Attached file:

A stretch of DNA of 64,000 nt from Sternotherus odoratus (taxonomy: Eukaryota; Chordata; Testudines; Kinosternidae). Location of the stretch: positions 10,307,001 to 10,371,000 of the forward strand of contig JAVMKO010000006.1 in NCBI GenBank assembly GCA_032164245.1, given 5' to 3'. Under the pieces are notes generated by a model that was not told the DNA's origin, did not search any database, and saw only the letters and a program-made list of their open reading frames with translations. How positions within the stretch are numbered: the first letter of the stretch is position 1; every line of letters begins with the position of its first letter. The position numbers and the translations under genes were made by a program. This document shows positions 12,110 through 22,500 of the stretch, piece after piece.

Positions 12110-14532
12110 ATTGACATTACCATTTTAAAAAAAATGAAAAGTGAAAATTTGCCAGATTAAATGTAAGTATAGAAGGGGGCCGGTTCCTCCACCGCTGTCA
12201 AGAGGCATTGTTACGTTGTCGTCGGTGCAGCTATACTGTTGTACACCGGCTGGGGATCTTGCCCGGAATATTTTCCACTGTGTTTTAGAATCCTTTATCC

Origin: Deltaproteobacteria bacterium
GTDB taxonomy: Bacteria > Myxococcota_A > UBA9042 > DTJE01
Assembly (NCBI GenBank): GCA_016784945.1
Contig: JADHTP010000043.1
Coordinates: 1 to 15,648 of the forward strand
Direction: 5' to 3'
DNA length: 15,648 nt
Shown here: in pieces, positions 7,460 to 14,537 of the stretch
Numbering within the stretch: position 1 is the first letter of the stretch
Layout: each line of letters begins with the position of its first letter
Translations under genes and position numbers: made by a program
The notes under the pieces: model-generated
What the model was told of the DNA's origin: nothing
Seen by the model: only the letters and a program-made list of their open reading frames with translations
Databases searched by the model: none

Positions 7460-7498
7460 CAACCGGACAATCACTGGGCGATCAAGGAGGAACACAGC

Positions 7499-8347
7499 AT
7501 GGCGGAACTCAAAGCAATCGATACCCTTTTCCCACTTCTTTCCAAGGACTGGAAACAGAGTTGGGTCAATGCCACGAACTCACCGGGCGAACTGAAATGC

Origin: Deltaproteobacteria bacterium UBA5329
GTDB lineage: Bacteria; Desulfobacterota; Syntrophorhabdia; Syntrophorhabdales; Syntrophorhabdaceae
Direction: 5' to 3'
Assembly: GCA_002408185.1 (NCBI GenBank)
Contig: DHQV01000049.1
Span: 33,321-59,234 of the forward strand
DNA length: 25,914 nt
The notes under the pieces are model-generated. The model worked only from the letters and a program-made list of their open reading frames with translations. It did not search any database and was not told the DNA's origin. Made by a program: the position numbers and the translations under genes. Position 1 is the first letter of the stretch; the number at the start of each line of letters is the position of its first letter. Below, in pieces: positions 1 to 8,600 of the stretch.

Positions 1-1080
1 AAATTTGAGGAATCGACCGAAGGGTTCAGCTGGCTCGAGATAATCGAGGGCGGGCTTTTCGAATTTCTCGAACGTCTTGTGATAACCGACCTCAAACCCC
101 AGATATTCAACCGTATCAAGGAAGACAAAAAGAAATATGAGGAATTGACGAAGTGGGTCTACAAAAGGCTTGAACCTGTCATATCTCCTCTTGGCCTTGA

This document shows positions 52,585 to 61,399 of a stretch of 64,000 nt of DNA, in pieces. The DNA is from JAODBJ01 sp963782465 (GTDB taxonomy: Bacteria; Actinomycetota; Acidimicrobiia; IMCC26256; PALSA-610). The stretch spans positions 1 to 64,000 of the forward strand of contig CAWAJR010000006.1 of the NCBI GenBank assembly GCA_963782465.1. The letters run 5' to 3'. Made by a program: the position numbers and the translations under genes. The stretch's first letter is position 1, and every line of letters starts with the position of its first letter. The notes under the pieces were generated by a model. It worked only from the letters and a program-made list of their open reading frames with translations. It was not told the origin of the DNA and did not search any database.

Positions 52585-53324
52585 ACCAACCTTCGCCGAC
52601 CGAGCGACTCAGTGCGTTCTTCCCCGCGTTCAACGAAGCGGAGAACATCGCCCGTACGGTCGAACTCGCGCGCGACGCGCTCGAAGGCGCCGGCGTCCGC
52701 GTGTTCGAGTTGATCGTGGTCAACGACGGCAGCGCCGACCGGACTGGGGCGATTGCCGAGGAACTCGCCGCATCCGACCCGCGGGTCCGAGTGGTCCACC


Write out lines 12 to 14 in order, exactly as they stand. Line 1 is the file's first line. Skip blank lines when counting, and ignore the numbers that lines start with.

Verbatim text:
Shown here: in pieces, positions 7,460 to 14,537 of the stretch
Numbering within the stretch: position 1 is the first letter of the stretch
Layout: each line of letters begins with the position of its first letter